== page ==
CERC Agrees to Extend Retrofitting Timeframe for Suzlon’s 7.4 GW of Wind Projects

The Central Electricity Regulatory Commission (CERC) has issued an order providing relief to Suzlon which is operating 7,400 MW of wind energy projects which needed retrofitting.

Suzlon Energy Limited had filed a petition seeking an extension of time and to revisit clauses about the minimum capacity criteria for the applicability of low voltage ride through (LVRT) solution.

Suzlon’s petition was regarding the retrofitting of 7,400 MW of wind projects it had requested the CERC to extend the timeline for the implementation of LVRT further by a minimum period of two years from January 2018.

The company had also requested the commission to redefine the criteria for LVRT requirement, providing clarity about the features of the LVRT solution to be retrofitted, WTG certification process, and the mechanism for the reimbursement of the cost of retrofitting.



Suzlon had filed this petition seeking changes to a previous order issued by the CERC.

After going through the submissions and rejoinders, the CERC observed that in its previous order dated January 1, 2016, it had said that LVRT should be implemented for all wind turbines (except Stall Types) commissioned before April 15, 2014, that have an installed capacity of 500 kW or more.

The Commission further observed that according to the order, the Central Electricity Authority (CEA) was required to conduct a study regarding the technical feasibility of the installation of LVRT in the turbines having installed capacity less than 500 kW and submit a report to the commission within six months from the issue of that order. However, it failed to present the report.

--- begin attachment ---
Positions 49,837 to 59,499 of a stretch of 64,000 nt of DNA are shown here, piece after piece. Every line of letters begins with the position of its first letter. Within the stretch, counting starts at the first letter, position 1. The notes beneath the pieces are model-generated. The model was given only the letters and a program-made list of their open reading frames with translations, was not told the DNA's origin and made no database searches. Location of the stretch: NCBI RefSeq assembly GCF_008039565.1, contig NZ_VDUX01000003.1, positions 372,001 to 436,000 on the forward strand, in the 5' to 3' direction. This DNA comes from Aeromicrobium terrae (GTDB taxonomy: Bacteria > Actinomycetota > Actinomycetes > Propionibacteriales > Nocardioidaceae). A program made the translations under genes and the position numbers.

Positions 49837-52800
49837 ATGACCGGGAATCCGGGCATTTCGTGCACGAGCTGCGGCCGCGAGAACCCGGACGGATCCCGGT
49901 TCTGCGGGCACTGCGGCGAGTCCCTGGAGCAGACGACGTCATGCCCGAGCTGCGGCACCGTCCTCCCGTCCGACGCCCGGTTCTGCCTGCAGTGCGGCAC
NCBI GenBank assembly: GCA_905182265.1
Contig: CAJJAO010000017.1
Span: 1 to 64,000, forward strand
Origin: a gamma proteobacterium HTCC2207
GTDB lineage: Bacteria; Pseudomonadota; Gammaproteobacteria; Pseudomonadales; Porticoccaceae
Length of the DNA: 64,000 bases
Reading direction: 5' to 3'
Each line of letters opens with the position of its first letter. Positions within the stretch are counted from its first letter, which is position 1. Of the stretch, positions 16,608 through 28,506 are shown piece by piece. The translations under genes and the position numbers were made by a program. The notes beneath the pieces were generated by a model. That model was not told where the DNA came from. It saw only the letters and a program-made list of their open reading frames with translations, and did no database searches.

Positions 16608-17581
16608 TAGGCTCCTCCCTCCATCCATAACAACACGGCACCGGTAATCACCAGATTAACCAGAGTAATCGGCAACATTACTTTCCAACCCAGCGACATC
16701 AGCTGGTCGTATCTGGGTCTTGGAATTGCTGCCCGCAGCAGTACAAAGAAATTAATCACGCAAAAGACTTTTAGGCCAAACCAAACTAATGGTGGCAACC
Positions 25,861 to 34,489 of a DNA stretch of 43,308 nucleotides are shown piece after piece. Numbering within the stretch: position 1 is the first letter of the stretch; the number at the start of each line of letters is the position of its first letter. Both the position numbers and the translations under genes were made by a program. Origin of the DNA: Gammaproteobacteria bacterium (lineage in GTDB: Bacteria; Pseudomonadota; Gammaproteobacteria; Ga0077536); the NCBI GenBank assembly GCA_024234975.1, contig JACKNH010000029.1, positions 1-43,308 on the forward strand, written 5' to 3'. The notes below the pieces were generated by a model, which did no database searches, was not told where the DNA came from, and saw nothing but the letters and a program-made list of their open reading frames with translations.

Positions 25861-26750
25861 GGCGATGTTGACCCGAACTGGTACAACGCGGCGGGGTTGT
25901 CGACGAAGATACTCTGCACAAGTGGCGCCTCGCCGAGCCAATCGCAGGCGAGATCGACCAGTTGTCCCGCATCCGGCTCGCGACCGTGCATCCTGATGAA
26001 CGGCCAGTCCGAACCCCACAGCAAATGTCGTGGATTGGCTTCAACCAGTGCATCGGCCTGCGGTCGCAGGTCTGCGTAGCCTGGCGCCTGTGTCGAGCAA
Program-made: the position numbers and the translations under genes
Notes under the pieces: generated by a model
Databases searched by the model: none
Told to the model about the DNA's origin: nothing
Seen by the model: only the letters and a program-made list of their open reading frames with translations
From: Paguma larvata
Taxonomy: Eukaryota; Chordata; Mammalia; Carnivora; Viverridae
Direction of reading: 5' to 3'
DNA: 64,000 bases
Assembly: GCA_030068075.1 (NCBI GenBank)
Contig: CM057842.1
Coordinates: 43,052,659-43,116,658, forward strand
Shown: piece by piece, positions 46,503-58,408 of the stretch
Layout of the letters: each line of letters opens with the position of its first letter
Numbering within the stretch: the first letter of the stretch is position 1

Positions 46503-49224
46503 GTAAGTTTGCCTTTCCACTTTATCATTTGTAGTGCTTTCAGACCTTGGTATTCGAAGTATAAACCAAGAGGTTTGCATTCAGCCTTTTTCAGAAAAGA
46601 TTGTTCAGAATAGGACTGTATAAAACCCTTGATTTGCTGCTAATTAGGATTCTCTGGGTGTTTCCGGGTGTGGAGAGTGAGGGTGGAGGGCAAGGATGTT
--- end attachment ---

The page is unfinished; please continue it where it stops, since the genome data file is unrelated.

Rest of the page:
The CERC noted that even after three and half years since the previous order, Suzlon has not been able to implement it due to issues like the requirement criteria for LVRT retrofitting, the requirement of WTG type test certification for retrofitted turbines and mechanism for the recovery of cost.

The commission recognized the difficulties faced by the petitioner and was of the view that it may not be proper to press the petitioner to comply with the order. Therefore, the CERC has provided Suzlon with the desired extension.

The commission also informed that the CEA had amended its ‘Technical Standards for Connectivity to the Grid Regulations, 2007’ that specifies the connectivity standards applicable to the wind generating stations, generating stations using inverters, wind-solar photovoltaic hybrid systems, and energy storage systems. Stating this, the CERC added that it would be appropriate to direct all the WTGs to comply with these amended regulations.

A few weeks ago, Suzlon announced its quarterly and annual results for the financial year (FY) 2019. The company reported that its consolidated net loss for the last quarter (Q4) of the year (ending March 31, 2019) had reduced to 2.94 billion ($35.6 million), a decrease of more than 1.75 billion ($25 million) compared to the same period last year.

The company’s revenue from operations for Q4 FY19 stood at 14.21 billion ($203 million), a decline of over 34% from the revenue of Q4 FY18.

In April 2019, Suzlon announced that it would sell two of its solar subsidiaries which operate solar projects of 30 MW capacity to Ostro Energy, a wholly owned subsidiary of independent power producer, ReNew Power.

Before that, the company announced that it had completed the sale two of its subsidiaries to CLP Wind Farms (India) Ltd (CLP). Suzlon stated that it had sold the remaining stake in its subsidiaries S.E Solar Limited and Gale Solar Farms Limited for a consideration of ₹765.5 million ($11.1 million) and ₹225.4 million ($3.3 million) respectively.